Sola Obayan, CEO and principal consultant at BTO Solutions, warns young people of dangerous TikTok trends.
Photo provided by Sola Obayan
It’s not hard to get caught up in the social media whirlwind that is TikTok.
From teens using the flashy, eye-catching popular online platform to connect with their inquisitive followers to entrepreneurs growing their brand online through the app — about one billion people now are logging in and making their virtual presence known in this growing community.
But at what cost?
With the increasing connectivity of the virtual world, an alarming number of today’s youth are duplicating dangerous trends in real life (IRL) that are wreaking havoc in schools across the country.
USA Today reported that on TikTok, a new ‘devious licks’ challenge is influencing students to vandalize or steal property from their schools, which is subsequently leading to criminal charges around the nation.
The trend started earlier this month as students began the Fall semester while recording and posting videos of themselves taking school-related objects like computers, soap dispensers, fire extinguishers, and more. Vandalized bathrooms, missing bathroom stalls, and other atrocities are constantly popping up on people’s timelines as more and more get in on this vicious trend with the hashtag #deviouslicks. In response, TikTok users have begun using alternative hashtags and keywords such as #dispicablelicks, according to the article.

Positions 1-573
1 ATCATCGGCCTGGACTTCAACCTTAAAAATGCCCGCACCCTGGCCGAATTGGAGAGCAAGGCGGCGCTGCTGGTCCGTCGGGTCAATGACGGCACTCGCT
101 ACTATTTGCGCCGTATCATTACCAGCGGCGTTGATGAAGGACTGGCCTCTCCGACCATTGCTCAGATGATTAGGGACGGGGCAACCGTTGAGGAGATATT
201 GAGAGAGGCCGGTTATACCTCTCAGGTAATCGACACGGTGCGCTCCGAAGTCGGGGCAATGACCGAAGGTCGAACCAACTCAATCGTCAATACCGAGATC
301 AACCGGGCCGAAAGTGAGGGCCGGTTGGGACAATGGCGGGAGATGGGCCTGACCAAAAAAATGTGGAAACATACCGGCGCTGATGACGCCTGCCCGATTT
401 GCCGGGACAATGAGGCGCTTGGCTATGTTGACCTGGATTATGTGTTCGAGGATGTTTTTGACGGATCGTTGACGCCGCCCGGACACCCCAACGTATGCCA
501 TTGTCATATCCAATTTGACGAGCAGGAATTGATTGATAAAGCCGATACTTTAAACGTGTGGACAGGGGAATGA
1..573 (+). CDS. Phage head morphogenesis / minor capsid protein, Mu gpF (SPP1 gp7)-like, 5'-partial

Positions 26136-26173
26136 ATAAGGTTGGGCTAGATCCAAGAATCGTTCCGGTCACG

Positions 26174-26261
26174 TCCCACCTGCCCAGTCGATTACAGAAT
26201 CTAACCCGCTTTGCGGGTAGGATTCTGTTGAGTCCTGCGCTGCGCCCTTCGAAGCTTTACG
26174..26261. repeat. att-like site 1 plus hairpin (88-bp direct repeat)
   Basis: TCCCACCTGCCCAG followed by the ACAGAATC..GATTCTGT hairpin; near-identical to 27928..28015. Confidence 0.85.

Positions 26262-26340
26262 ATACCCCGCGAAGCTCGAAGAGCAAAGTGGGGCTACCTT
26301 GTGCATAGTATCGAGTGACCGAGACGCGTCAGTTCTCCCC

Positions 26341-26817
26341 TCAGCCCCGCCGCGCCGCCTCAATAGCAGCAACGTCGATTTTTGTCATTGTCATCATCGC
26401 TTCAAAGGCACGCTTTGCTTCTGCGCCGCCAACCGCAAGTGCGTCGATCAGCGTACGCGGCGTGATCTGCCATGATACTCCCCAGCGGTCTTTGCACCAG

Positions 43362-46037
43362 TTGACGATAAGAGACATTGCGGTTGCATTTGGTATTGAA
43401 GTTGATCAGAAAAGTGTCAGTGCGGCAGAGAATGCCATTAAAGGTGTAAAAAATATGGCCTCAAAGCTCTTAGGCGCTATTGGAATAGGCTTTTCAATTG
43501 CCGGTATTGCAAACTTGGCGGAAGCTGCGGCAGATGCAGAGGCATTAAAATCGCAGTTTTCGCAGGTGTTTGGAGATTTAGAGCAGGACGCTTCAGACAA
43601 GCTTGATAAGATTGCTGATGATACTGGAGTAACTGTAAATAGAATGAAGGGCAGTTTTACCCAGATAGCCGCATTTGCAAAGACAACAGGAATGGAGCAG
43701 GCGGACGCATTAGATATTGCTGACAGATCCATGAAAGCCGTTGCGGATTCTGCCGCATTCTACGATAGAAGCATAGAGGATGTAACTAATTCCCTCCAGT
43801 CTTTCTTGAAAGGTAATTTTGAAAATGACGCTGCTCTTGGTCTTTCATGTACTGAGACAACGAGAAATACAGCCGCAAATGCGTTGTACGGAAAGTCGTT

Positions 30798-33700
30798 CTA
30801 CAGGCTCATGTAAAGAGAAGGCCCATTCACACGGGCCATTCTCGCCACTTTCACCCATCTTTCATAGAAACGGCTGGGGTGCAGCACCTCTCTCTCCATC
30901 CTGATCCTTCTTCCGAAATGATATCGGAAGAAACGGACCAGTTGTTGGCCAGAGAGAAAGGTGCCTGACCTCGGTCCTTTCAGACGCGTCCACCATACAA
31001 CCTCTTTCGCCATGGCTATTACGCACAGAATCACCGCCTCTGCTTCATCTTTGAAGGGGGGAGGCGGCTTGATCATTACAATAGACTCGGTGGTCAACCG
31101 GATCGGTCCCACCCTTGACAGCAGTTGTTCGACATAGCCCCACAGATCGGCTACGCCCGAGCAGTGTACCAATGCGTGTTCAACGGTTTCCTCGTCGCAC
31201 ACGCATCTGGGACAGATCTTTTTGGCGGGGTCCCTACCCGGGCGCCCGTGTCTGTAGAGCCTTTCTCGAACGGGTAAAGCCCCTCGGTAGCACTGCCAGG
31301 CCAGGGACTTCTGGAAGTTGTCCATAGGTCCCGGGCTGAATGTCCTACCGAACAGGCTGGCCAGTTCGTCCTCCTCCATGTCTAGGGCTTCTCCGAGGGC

“It is very concerning to superintendents and school district personnel,” Dr. Glynn Maleyko, Superintendent of Dearborn Public Schools said in a WXYZ article. “Nothing good is going to come of it.”
Last month this ongoing challenge asked for students to steal or damage school property. This month the challenge is to smack a teacher, according to the article.
“When you make a mistake, especially something on social media, a challenge or whatever it may be, a lot of times that can never go away,” Dr. Maleyko said in the published report. “What it can do is get students into a lot of trouble.”
Sola Obayan, who knows a thing or two about personal and professional branding, shared her thoughts about the challenge. As the CEO and principal consultant at digital marketing consultancy BTO Solutions, she told the Michigan Chronicle that her consultancy company works with brands that “move the needle” on helping our communities and the world thrive.
“Our client list includes emerging tech companies in the artificial intelligence and cryptocurrency space, organizations developing solutions for underserved markets, social movements, political campaigns, and community and nonprofit initiatives,” Obayan said, adding that with her work, she is keenly aware of social trends and their ramifications. “Teenagers are not particularly aware of the long-term impacts of their personal brand.”
The millennial Detroiter and Austin resident added that there is a desire to “go viral and build clout,” which is appealing to youth driven by attention and acceptance.